HONOLULU (AP) - A new federal calculation that takes into account Hawaii's high cost of living significantly increases the state's poverty rate.
The new estimate from the U.S. Census Bureau places Hawaii seventh highest in the nation for poverty. Under the old formula, the state ranked 32nd.
The new poverty measurement, unlike the official calculation that has been used, factors in state-to-state differences in costs for such things as housing and food, subtracts work-related expenses and out-of-pocket medical costs from household incomes, and counts subsidies such as food stamps.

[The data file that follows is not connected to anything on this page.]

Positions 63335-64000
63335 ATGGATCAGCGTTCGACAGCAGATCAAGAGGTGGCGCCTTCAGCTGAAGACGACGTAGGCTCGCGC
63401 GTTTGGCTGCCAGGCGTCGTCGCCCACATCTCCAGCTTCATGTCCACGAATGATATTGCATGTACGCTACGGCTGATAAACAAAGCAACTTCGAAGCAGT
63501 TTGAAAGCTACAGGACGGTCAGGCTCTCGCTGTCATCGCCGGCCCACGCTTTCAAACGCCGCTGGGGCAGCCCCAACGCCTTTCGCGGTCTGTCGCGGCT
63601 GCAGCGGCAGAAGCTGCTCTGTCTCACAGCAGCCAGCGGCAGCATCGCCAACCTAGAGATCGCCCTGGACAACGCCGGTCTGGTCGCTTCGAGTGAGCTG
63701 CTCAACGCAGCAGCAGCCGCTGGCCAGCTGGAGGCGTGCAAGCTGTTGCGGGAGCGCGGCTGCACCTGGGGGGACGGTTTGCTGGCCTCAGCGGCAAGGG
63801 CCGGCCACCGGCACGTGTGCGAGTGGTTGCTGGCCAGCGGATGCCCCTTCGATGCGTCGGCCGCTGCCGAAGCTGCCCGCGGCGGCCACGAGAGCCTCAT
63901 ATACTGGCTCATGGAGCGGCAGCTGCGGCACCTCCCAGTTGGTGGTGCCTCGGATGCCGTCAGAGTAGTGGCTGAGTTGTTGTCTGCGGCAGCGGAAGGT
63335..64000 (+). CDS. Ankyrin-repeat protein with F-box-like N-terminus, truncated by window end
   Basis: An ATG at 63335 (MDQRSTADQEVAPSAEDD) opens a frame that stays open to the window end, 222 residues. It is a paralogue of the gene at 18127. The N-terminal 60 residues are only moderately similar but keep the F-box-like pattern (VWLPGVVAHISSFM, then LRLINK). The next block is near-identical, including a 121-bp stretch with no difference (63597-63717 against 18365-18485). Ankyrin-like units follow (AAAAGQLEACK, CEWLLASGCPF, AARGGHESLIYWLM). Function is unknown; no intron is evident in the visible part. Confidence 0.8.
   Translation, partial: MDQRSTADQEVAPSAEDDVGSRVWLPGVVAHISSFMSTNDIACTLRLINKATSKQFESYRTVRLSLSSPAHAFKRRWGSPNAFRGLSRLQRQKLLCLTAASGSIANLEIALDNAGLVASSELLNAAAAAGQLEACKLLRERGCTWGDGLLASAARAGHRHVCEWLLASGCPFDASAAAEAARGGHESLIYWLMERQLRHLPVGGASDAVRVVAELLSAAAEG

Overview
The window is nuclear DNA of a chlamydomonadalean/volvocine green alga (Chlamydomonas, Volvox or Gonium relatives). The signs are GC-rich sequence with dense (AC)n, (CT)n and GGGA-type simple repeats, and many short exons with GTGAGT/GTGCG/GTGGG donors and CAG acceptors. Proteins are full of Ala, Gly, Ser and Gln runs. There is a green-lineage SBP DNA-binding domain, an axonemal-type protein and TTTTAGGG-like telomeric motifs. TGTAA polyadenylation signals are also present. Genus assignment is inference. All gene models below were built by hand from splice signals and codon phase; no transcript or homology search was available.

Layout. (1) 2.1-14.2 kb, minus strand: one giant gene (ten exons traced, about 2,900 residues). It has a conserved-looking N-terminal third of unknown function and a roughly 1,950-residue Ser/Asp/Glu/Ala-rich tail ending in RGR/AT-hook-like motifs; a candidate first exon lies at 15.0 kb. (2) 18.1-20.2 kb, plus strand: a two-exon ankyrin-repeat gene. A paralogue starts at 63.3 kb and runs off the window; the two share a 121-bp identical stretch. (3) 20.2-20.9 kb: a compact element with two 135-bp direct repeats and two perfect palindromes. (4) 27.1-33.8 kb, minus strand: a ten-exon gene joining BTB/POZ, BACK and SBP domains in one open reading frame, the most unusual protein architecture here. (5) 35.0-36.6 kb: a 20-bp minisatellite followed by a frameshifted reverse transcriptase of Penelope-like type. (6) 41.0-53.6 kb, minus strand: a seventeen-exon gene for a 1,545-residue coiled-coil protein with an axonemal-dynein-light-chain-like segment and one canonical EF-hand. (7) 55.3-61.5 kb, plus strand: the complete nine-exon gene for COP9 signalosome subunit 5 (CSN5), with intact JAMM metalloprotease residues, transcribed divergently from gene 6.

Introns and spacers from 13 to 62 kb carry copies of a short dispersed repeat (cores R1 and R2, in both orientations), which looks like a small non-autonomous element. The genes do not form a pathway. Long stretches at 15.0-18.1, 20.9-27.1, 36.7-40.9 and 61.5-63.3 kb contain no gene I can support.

The revised calculation, called the "supplemental poverty measure," is expected to eventually become the official way that poverty rates are evaluated in the U.S.
The new measurement estimates that there were 49.7 million people nationwide living in poverty last year, about 700,000 more than were included in the current poverty rate.
Using the new measurement, Hawaii's poverty rate was revised upward by nearly 5 percentage points.
The new calculation based on averages between 2009 and 2011 puts Hawaii's poverty rate at 17.4 percent - nearly 2 percentage points higher than the national average. It places some 229,000 Hawaii residents below the poverty line. That's about 64,000 more than are included in the official poverty rate.
Eugene Tian, economic research administrator at the state Department of Business, Economic Development and Tourism, said the report "will have a negative impact because we are in the top 10 in terms of household income, but when you factor in cost of living it changes the picture."